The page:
In Europe, the centralised procedure allows a Marketing Authorisation Holder (MAH) to market a medicine across all EU Member States including Iceland, Liechtenstein and Norway on the basis of a single marketing authorisation application to the European Medicines Agency (EMA). Today, the great majority of new, innovative medicines pass through this procedure; ATMPs must be authorised in this way.
During the procedure, a rapporteur and a co-rappoteur from the National Competent Authority (NCA) (i.ethe MHRA for the United Kingdom) are appointed to coordinate the scientific assessment within the scope of the relevant committee.
Following the UK’s withdrawal from the European Union, the MHRA will no longer be able to engage in centralised procedure”.Consquently, the UK’s centrally authorised product (CAP) portfolio (over 370 procedures) will be transferred to new rapporteurs and co-rapporteurs from the EU27 Member States(MS) plus Iceland and Norway.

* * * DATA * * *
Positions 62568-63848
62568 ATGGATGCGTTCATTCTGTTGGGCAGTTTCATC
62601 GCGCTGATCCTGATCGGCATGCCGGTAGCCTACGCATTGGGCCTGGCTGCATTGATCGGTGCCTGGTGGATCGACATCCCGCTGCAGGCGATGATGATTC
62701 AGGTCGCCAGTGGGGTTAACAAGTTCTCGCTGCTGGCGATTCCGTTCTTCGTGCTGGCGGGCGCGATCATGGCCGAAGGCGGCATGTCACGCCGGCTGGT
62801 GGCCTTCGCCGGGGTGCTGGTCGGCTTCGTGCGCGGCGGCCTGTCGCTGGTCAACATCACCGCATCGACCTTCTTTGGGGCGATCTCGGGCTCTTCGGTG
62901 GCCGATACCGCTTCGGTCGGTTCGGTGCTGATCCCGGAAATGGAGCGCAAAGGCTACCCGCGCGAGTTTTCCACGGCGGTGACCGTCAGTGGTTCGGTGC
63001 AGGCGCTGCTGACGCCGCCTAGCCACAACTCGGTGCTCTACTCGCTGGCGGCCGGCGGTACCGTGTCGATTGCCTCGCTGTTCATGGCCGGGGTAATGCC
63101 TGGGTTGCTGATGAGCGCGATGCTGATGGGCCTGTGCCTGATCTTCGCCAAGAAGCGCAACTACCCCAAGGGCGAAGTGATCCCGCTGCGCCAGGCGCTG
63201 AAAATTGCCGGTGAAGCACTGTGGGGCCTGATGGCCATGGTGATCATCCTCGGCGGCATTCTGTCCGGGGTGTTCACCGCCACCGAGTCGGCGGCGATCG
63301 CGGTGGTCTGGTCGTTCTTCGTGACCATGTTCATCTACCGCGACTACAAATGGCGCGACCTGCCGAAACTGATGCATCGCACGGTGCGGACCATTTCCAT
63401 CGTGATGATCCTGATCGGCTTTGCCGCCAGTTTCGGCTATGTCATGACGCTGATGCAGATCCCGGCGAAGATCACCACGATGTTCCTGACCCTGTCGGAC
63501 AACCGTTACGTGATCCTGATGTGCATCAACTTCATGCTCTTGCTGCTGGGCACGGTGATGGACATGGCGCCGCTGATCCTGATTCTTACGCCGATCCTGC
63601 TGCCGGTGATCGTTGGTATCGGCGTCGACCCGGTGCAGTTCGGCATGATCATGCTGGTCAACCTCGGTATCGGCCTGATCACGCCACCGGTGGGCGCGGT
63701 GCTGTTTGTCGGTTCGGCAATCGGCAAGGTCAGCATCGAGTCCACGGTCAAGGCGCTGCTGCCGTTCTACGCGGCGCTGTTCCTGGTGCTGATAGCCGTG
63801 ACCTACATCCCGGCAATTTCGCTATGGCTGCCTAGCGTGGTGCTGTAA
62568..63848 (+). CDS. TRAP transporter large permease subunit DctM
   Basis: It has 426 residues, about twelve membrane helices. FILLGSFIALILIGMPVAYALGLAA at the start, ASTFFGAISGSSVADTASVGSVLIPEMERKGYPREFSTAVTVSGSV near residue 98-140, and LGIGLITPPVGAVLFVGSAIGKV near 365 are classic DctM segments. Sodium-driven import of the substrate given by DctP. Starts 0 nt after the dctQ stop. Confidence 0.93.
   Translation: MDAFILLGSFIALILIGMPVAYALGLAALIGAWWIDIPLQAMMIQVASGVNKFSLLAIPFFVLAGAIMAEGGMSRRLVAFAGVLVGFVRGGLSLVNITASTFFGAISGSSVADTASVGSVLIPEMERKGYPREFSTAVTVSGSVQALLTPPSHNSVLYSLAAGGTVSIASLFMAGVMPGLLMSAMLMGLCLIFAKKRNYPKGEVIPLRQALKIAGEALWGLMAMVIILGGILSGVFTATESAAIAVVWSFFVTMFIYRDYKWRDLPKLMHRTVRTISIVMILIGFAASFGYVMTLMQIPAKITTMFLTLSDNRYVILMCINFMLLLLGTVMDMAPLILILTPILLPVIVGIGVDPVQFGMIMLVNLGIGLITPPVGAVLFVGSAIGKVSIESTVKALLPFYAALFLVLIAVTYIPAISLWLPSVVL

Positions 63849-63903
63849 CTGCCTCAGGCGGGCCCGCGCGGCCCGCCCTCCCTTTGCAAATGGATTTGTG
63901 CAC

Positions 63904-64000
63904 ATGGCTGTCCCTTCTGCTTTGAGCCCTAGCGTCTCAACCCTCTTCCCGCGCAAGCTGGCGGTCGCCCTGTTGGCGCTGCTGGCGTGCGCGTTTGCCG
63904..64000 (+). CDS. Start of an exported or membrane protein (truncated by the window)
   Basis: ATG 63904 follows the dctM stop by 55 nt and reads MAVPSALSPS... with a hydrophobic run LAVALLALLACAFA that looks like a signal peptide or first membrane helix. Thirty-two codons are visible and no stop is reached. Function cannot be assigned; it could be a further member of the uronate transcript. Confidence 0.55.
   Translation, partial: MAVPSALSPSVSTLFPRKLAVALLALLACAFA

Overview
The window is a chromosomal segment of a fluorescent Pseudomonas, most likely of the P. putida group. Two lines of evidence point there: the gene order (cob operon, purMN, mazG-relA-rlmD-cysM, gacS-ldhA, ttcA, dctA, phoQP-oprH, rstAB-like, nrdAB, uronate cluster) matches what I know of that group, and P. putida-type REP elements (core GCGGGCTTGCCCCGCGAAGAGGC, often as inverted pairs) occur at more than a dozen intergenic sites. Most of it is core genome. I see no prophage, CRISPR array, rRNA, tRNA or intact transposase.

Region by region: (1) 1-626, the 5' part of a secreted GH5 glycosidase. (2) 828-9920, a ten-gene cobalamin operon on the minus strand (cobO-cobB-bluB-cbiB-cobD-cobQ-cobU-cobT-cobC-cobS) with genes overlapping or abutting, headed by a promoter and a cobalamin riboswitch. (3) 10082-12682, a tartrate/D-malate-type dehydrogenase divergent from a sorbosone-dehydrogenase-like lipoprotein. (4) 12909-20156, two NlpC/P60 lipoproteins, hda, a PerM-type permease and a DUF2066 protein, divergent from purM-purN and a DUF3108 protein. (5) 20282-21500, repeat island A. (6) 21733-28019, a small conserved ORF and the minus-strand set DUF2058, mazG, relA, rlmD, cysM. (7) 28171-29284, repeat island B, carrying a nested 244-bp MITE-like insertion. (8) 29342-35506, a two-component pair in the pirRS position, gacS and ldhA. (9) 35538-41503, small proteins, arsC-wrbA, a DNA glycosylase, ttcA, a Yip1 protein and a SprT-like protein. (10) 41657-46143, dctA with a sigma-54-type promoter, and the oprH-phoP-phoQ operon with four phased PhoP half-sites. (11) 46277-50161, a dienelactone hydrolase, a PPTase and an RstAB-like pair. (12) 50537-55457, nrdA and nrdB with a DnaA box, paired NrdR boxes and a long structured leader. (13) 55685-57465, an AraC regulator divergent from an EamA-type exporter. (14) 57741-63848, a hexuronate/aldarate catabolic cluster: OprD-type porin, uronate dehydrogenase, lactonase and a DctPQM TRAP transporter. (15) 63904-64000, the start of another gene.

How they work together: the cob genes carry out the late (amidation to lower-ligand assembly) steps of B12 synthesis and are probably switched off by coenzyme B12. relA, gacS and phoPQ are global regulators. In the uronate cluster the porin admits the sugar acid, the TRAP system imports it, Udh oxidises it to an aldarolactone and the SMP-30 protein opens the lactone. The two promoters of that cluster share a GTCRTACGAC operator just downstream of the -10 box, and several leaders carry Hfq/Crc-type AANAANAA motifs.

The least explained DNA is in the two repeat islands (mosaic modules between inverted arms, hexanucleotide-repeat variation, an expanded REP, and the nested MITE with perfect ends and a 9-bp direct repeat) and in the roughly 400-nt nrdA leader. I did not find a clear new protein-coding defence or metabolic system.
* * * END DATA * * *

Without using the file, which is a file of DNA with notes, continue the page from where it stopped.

The redistribution of the UK CAP portfolio comprises UK rapporteurs and co-rapporteurs from Committee for Medicinal Products for Human Use (CHMP), Pharmacovigilance Risk Assessment Committee (PRAC) and Committee for Advanced Therapies (CAT).
According to the EMA, the methodology for the reallocation of medicines takes into account “both the diverse expertise in the European medicines regulatory network and the workload associated with each medicine”. This methodology is intended to allow Member States to participate in EMA activities according to their individual capacity and be easy to implement.
The new (co)-rapporteurships will be communicated to the relevant MAH before the end of April and are expected to take responsibility for the re-allocated products after 30 March 2019.
Sourced from Catapult